10 Reasons to Care Less About the iPhone
With all the hullabaloo about the second-gen iPhone 3G, and the insane amount of press coverage Apple is getting nowadays, I thought I’d release my own statement about why I could care less about the iPhone, along with a couple reasons why I’d love to have one.
10. Mobile Browsing & Location-Aware Apps are handy, but way overblown.
Yes, it’s neat to get on Facebook, MySpace, Jott, Remember the Milk, Digg, Slashdot, Fandango, and the like from your iPhone; but given the price-tag it’s easier just to plan ahead. The world existed before mobile web. Yes, you’re more productive. But I find it freeing to map out things ahead of time and come prepared for things.
9. Small Hard Drive Size
Yes, I realize I’m committing blasphemy here, but even though Solid State Drives are awesome, they’re just too small for the price point. If I’m supposed to put movies and videos and my entire music collection in just 8 or 16 gigs, I’m going to need to do some media dieting.
8. Early Adopters Tax
See my post about the Early Adopters Tax over at Tech Jaws. Those who felt the pain on July 11th or those who saw the iPhone price drop dramatically after they’d already shelled out $600 for a first-gen know exactly what I’m talking about.
7. The Best Features Still Require Jail Breaking Your iPhone
While Apple has done the right thing, so to speak, by releasing the Apps store for the iPhone and iPod Touch, that still limits you to their selection of Apple-approved apps. It wouldn’t be that bad if they’d just get on the ball with partnerships for more popular applications previously jail-broken.
6. More Google Love Needed
We’ve got love from Google for both maps and triangulation with faux-GPS (new models have true GPS I believe), but what about an iPhone version of Google Earth or Google Docs? What about Picasa integration? I will admit, GTalk is nice to have though.
5. Carrier Exclusivity
It’s been said that AT&T is subsidizing the costs of the newer iPhone models by raising the data plan required with activation. But what about other carriers and customers locked into contracts with other companies? Exclusivity for a while is one thing, but I don’t want to pay a cancellation fee to switch to inferior service coverage (in my area, at least, Verizon is king of the air) and then shell out another $300 to purchase the iPhone.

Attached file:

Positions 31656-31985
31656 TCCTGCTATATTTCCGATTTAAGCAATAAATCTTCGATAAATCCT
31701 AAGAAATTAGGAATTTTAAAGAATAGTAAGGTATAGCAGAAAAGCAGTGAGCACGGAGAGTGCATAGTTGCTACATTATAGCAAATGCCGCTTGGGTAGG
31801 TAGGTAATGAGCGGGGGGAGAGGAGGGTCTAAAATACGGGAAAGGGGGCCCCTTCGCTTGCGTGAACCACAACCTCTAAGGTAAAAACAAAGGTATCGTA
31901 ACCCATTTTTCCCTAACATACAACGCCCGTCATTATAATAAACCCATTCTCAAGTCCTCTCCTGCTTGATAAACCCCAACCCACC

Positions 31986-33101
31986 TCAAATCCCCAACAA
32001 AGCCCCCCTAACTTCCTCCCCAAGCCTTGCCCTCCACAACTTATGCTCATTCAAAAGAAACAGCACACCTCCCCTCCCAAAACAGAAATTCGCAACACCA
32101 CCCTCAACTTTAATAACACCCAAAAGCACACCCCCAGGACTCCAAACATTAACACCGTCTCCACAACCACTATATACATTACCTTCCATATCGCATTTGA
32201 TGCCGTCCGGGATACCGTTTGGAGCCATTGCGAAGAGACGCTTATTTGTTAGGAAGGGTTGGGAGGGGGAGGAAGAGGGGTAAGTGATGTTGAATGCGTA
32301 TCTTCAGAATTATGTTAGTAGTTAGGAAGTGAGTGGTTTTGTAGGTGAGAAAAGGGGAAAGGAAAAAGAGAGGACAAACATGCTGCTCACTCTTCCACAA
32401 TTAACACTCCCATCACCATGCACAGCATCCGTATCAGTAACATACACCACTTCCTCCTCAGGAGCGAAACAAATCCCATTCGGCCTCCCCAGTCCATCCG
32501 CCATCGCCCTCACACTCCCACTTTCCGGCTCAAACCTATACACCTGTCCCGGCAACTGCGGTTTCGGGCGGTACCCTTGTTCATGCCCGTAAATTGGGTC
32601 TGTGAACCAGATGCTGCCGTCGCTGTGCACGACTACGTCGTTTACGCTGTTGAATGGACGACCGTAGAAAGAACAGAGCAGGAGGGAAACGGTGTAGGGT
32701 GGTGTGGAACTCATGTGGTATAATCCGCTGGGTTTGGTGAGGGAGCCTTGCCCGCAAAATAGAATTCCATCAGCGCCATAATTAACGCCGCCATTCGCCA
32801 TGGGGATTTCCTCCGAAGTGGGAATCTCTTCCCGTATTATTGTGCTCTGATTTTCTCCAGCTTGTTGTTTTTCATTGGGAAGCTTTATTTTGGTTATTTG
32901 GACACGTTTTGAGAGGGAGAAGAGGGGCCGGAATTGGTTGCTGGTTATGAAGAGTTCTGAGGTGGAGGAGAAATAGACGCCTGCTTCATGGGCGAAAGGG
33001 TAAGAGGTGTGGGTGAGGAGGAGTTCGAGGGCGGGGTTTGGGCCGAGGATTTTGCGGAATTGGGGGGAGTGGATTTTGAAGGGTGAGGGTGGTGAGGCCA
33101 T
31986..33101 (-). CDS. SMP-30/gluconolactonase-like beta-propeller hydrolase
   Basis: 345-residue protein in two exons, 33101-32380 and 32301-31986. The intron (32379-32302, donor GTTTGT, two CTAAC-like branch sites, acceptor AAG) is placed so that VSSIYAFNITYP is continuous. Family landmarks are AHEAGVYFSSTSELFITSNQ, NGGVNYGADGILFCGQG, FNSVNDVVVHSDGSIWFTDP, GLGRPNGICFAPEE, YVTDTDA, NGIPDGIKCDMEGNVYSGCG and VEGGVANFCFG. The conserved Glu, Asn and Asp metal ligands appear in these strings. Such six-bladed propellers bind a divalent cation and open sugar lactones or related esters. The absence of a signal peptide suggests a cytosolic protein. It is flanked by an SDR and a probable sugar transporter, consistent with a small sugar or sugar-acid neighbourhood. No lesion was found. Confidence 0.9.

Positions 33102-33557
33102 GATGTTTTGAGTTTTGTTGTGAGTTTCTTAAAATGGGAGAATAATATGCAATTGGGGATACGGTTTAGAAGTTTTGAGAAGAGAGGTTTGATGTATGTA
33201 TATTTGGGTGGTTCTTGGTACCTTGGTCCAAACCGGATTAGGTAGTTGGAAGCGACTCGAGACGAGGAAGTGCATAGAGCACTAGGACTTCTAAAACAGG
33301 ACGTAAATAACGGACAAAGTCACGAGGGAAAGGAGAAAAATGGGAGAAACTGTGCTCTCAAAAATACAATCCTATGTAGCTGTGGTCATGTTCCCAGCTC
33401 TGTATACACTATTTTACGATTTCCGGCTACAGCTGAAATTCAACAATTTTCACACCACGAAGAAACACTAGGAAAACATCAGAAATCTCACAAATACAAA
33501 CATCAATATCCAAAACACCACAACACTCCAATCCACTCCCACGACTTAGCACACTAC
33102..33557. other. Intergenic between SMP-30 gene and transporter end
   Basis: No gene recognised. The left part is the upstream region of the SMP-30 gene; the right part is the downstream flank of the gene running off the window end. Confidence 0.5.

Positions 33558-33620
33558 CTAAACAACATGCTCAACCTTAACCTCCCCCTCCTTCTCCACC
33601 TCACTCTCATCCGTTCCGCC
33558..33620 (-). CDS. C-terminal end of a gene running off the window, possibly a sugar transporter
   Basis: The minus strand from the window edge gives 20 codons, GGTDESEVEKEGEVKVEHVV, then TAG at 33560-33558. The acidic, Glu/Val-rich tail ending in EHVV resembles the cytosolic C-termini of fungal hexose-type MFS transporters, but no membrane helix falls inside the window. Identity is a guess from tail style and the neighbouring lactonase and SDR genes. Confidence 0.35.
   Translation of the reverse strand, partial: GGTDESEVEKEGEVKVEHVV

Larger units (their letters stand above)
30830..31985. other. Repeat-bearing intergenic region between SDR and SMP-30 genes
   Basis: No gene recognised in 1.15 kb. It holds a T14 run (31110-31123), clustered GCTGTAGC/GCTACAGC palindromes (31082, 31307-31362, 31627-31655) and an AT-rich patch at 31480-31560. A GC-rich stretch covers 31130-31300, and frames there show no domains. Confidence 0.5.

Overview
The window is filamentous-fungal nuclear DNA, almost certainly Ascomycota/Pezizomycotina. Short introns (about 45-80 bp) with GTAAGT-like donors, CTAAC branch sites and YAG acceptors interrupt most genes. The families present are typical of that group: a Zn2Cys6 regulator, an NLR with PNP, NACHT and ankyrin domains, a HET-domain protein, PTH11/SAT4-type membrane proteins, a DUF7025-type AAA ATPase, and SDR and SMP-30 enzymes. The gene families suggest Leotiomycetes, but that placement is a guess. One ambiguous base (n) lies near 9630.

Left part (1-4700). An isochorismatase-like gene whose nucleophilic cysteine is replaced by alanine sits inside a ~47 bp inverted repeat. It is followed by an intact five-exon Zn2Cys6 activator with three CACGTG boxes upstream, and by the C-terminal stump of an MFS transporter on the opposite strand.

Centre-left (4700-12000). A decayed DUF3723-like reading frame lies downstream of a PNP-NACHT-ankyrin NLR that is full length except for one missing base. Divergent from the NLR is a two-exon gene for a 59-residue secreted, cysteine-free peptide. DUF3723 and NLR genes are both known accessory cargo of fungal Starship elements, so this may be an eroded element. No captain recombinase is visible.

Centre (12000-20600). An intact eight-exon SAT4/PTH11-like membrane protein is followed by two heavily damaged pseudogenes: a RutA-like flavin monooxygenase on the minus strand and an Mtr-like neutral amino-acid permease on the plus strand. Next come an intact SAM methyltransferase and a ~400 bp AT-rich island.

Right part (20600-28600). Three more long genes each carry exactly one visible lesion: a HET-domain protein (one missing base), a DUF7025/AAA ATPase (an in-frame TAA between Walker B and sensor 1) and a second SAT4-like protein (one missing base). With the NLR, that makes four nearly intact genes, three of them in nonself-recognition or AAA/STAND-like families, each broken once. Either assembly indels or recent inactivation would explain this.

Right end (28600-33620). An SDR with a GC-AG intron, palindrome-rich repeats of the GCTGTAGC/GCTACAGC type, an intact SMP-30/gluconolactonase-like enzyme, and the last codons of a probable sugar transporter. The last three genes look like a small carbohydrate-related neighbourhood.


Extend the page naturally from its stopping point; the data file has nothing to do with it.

4. My 5th Gen Video iPod and LG VX9900 Still Work Fine
You may not have an iPod or any sort of mp3 player yet, and maybe your cell phone sucks. I just paid a lot of money a year or so ago for my cell phone, and a lot more for my iPod when I purchased my Mac Mini two years ago. They both work fine, and in a pinch my cell phone plays mp3s off the MicroSD card. I don’t need the two combined, because I hardly ever need both at the same time. Plus, the iPhone doesn’t fit my current accessories, so I’d need to get all new accessories. That’s what they count on for profits.
3. The Competition is Heating Up
A number of newer features such as Exchange integration are making the iPhone hot for business people, but honestly, there’s a slew of other phones that have been doing Exchange (yes, non-Blackberries) for longer and do it better.
The Samsung Instinct looks pretty slick, has a pretty touch-screen interface, and is getting rave reviews all around. Verizon has their new mirror-front phone that’s so reflective and shiny it’s sure to distract the A.D.D. gadget-hunters for the next few months.
2. The Gyroscope
One of the neat features about the iPhone and iPod Touch are their ability to sense which way you have them turned, and rotate the screen accordingly. This is due to a gyroscope inside the device. What it doesn’t do is recognize properly when you lean it straight forward parallel to the ground, and turn it left or right. Which means if your screen is rotated one way and you want it the other, it has no idea until you turn it straight up again. This bothers people who hold their phones at a right-angle to their bodies when dialing or doing anything else versus holding the phone out in front of them upright.
1. Battery Life
So, you can flip your phone back into 2G mode if you’d like to conserve some energy, only turning it on if you need it. But let’s face it, a few hours of talk time before dying is not going to cut it. It’s the same thing that’s happening with laptop battery life these days. It seems the more advanced we try to make devices the worse the power management gets. At this rate, you’ll have to start charging your phone twice a day instead of once every 3-4 days like it used to be.
Over all, I’d say the iPhone is still a great phone, but possibly not the best bang for your buck. A purchase like the iPhone is more about gadget-lust and aesthetics than a practical and useful tool. Not to mention letting it out in public is likely to get you mugged if you live in any sort of non-rural city.
I give Apple applause, however, for the improvements made in the second edition, including the flush earphone jack that no longer requires an adapter piece or special Apple iBuds. 3G is definitely a plus and I’m sure a welcome addition to the featureset for recent customers. And style enthusiasts surely appreciate the choice between black and white casings.
The iPhone – love it? Hate it? Let me know in the comments.